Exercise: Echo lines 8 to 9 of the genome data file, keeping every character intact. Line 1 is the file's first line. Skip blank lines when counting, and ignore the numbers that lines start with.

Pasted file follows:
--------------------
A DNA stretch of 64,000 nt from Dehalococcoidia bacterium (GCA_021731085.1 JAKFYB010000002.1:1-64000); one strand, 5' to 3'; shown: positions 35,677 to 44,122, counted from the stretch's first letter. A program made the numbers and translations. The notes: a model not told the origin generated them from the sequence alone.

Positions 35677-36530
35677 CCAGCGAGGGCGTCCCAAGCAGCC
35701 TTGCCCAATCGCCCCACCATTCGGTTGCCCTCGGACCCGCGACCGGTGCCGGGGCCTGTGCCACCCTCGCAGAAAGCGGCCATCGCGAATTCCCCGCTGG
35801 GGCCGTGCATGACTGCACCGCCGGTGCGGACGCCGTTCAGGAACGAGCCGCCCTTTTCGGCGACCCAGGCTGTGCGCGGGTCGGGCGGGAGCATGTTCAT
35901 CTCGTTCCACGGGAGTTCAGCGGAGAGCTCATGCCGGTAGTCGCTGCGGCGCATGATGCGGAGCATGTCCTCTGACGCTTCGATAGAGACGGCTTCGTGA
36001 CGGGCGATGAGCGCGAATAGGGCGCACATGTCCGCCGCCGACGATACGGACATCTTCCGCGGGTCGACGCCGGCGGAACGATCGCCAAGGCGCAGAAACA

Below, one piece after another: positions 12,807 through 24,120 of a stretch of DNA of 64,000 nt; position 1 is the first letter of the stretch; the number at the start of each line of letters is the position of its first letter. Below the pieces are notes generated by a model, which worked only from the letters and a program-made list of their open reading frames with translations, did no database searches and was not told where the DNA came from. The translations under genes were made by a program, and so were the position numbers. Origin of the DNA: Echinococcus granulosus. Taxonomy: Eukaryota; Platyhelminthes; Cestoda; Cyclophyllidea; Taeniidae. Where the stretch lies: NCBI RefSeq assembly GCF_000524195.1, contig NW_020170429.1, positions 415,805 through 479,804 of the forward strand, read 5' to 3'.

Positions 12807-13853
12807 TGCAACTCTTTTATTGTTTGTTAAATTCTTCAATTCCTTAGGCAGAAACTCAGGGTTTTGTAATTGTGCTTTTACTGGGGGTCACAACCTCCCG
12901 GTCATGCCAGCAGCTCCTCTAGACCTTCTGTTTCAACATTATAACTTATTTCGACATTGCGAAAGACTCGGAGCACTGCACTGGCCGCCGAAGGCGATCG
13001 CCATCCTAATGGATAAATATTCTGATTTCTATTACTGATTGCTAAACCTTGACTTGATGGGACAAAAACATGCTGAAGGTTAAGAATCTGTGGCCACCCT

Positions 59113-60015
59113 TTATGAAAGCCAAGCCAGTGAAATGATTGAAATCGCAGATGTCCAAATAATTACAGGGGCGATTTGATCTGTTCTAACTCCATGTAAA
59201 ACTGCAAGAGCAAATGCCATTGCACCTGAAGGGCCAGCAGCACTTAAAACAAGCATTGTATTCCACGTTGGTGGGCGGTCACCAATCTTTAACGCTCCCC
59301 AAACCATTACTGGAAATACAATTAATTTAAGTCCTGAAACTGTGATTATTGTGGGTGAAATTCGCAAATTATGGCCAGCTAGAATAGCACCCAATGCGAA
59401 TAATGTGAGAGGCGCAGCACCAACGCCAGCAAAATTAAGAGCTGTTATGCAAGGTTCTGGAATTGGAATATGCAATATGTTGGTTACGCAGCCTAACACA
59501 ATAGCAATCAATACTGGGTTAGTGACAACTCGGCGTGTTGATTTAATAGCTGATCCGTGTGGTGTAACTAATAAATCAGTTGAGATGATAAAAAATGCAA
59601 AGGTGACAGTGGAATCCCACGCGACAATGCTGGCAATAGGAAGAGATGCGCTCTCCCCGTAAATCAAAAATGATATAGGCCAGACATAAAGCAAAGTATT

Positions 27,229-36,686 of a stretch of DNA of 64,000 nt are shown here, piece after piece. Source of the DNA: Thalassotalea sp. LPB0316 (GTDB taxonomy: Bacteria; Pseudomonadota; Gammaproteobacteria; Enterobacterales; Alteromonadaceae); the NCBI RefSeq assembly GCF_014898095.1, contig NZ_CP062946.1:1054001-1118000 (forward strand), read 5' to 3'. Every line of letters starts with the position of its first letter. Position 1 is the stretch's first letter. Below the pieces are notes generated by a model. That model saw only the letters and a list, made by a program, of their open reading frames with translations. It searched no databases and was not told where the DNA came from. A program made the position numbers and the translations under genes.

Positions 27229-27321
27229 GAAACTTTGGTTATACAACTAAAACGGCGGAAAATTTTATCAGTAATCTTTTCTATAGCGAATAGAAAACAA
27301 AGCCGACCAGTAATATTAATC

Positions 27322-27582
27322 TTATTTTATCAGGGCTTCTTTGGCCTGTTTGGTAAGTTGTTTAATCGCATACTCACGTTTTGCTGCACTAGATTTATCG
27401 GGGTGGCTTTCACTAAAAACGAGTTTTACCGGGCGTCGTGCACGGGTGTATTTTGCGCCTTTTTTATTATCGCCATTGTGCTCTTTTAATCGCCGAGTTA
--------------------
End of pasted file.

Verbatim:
Below, one piece after another: positions 12,807 through 24,120 of a stretch of DNA of 64,000 nt; position 1 is the first letter of the stretch; the number at the start of each line of letters is the position of its first letter. Below the pieces are notes generated by a model, which worked only from the letters and a program-made list of their open reading frames with translations, did no database searches and was not told where the DNA came from. The translations under genes were made by a program, and so were the position numbers. Origin of the DNA: Echinococcus granulosus. Taxonomy: Eukaryota; Platyhelminthes; Cestoda; Cyclophyllidea; Taeniidae. Where the stretch lies: NCBI RefSeq assembly GCF_000524195.1, contig NW_020170429.1, positions 415,805 through 479,804 of the forward strand, read 5' to 3'.

Positions 12807-13853